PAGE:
USADA - Armstrong

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serottasyclist said:
Riders are not under a duty to report known dopers. So merely remaining silent doesn't make one part of a cover-up. The conspiracy involved acts such as covering up positive tests and distributing drugs to riders within the team.
The second clause of your last sentence pretty much negates the rider integrity suggested in the first. Report, no. Obliged to participate?
 

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QuickStepper said:
Oh, give me a break. Boo-f*cking-hoo. No one is "forced" to dope.

And my analysis didn't even assume that they doped. All I said was that if they KNEW ABOUT IT AND DID NOTHING, failed to expose it, failed to stop it, and instead helped facilitate it, they deserve the same penalty and don't deserve any leniency either.

So they were "forced" by Armstrong to dope, and then "forced" by USADA at the risk of further peril and sanctions but with offers of leniency, to spill the beans and break a decade of silence?

No, if that's the case and this is how it went down, I don't care if they doped or didn't. They ought to all be receiving the same punishment,the same bans, the same forfeit of results. Anything less is illogical, hypocritical and smacks of the "smelly fish" that Judge Sparks alluded to.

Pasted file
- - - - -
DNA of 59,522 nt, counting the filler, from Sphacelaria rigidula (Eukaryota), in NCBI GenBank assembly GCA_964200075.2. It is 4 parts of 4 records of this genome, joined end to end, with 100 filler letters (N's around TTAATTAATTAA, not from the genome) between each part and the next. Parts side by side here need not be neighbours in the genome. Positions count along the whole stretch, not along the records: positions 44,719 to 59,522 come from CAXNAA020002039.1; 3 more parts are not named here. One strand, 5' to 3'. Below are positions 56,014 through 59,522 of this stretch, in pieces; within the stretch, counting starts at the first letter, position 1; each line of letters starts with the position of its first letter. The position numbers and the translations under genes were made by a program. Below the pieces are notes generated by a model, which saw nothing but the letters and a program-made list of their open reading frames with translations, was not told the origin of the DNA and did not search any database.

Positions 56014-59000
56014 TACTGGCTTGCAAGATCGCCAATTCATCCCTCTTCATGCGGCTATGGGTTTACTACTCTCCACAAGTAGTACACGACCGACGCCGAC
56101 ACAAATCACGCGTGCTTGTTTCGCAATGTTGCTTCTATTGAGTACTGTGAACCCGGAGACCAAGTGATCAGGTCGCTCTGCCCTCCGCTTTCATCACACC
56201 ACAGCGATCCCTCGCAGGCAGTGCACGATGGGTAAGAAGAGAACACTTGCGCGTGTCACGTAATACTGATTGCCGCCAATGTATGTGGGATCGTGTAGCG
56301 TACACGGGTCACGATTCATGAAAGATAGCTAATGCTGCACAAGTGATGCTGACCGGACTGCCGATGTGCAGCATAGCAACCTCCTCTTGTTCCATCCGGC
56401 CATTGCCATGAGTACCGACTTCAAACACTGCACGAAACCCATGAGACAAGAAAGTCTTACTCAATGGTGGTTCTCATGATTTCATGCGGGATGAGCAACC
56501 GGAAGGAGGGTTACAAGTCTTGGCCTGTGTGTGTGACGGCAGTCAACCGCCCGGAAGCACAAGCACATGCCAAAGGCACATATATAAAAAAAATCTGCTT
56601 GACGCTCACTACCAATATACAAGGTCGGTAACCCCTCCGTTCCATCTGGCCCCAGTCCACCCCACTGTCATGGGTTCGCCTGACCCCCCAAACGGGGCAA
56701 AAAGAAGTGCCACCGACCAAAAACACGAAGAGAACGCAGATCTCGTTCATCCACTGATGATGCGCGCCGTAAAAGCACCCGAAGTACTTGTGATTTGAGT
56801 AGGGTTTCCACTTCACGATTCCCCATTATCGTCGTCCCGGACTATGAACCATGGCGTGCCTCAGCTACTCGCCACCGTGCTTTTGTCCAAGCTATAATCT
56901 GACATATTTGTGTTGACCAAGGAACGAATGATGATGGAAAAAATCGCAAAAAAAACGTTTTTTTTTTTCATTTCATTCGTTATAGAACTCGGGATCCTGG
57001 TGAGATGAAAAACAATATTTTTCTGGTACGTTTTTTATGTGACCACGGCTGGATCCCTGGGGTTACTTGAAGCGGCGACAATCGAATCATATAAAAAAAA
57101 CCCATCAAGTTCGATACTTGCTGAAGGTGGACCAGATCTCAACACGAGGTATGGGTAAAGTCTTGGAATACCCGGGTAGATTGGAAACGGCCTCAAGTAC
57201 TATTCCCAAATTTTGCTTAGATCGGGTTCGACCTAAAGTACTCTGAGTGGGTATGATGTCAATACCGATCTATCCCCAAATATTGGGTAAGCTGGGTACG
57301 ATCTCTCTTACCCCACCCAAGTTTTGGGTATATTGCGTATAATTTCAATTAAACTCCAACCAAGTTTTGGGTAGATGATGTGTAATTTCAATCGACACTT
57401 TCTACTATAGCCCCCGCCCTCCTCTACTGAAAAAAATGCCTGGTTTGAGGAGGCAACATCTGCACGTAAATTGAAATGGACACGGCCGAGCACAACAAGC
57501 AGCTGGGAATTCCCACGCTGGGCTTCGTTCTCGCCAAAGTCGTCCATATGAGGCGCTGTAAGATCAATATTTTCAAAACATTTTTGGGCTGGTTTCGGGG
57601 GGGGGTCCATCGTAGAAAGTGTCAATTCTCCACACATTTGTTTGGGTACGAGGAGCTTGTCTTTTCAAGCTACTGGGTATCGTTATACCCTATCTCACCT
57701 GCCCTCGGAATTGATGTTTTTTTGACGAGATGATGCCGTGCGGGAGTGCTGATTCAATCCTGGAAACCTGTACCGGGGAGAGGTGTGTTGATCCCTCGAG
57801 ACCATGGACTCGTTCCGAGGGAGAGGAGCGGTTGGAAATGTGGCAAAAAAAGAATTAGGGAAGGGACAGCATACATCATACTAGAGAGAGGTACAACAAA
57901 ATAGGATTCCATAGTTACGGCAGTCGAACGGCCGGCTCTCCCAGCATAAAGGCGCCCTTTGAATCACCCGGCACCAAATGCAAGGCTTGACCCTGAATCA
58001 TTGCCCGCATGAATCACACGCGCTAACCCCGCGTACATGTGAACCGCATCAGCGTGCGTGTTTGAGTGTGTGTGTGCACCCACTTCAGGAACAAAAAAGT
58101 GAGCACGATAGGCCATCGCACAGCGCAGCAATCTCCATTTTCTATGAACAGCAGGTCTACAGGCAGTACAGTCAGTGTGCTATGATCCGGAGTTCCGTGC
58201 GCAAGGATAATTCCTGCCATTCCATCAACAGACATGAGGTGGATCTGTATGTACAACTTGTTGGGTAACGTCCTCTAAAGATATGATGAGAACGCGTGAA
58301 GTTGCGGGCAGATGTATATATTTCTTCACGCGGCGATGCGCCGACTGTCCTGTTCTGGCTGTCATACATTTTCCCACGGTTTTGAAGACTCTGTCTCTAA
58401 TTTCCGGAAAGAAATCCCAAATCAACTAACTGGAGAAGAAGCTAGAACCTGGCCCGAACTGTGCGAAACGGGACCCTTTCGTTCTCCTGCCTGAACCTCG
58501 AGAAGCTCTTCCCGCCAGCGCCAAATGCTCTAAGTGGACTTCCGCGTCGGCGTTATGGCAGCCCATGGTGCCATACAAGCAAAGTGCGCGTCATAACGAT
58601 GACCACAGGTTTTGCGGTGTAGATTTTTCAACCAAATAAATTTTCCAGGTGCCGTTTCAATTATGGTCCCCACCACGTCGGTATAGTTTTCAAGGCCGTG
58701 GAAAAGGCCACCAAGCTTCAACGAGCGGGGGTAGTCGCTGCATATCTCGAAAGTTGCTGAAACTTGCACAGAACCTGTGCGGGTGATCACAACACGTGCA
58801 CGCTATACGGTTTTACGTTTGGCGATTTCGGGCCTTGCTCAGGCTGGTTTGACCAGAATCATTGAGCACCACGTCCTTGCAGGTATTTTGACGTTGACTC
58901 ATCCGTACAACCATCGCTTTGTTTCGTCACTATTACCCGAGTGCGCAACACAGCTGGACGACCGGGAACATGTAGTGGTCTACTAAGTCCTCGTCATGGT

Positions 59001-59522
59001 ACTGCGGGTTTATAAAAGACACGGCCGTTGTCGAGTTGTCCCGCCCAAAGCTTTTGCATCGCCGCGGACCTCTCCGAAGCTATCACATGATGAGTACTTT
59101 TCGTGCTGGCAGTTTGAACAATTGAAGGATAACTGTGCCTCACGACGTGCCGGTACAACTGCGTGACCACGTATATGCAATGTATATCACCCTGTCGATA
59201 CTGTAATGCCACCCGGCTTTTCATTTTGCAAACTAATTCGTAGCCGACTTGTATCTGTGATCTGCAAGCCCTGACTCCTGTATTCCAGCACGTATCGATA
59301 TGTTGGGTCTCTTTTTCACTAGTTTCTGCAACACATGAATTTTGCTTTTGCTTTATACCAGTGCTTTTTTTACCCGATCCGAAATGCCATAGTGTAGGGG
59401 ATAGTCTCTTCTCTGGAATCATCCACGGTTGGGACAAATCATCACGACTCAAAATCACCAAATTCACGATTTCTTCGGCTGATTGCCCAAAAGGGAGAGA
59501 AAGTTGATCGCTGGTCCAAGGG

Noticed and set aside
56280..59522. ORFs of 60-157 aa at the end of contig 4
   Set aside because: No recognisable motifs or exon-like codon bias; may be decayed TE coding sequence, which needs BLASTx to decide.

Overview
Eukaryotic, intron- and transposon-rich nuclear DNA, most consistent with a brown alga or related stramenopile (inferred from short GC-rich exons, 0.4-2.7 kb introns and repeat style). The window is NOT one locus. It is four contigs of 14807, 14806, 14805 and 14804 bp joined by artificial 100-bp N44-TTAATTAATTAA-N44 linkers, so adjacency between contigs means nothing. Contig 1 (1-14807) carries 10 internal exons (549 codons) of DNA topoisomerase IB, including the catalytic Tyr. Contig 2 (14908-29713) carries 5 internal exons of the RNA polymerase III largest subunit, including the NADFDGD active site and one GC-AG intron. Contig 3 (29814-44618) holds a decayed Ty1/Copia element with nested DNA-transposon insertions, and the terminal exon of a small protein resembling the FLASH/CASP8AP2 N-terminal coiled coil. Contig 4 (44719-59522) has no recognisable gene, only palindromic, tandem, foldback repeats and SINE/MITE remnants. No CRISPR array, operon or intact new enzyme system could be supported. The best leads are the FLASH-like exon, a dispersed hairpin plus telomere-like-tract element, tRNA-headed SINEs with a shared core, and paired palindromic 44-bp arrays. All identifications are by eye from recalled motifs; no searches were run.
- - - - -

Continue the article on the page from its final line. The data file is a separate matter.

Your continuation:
I am becoming more and more cynical by the day about all of this. Screw them all. If USADA is bound and determined to open up the entire can of worms, then let's just treat all the worms the same.

Really, how do you give J. Vaughters a pass, and excoriate Armstrong? I just don't quite get it. Or maybe Armstrong's only mistake was that he didn't start a team and claim that it's free of doping and that he just wants to see a "clean team" for once in cycling. What a load of bushwah.
You've gone from analytical to emotional there mate.

Al Capone should get the same sentence as his lowliest employee that gave him up? Really? :eek:
 
Aug 3, 2009
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QuickStepper said:
Oh, give me a break. Boo-f*cking-hoo. No one is "forced" to dope.

And my analysis didn't even assume that they doped. All I said was that if they KNEW ABOUT IT AND DID NOTHING, failed to expose it, failed to stop it, and instead helped facilitate it, they deserve the same penalty and don't deserve any leniency either.

So they were "forced" by Armstrong to dope, and then "forced" by USADA at the risk of further peril and sanctions but with offers of leniency, to spill the beans and break a decade of silence?

No, if that's the case and this is how it went down, I don't care if they doped or didn't. They ought to all be receiving the same punishment,the same bans, the same forfeit of results. Anything less is illogical, hypocritical and smacks of the "smelly fish" that Judge Sparks alluded to.

I am becoming more and more cynical by the day about all of this. Screw them all. If USADA is bound and determined to open up the entire can of worms, then let's just treat all the worms the same.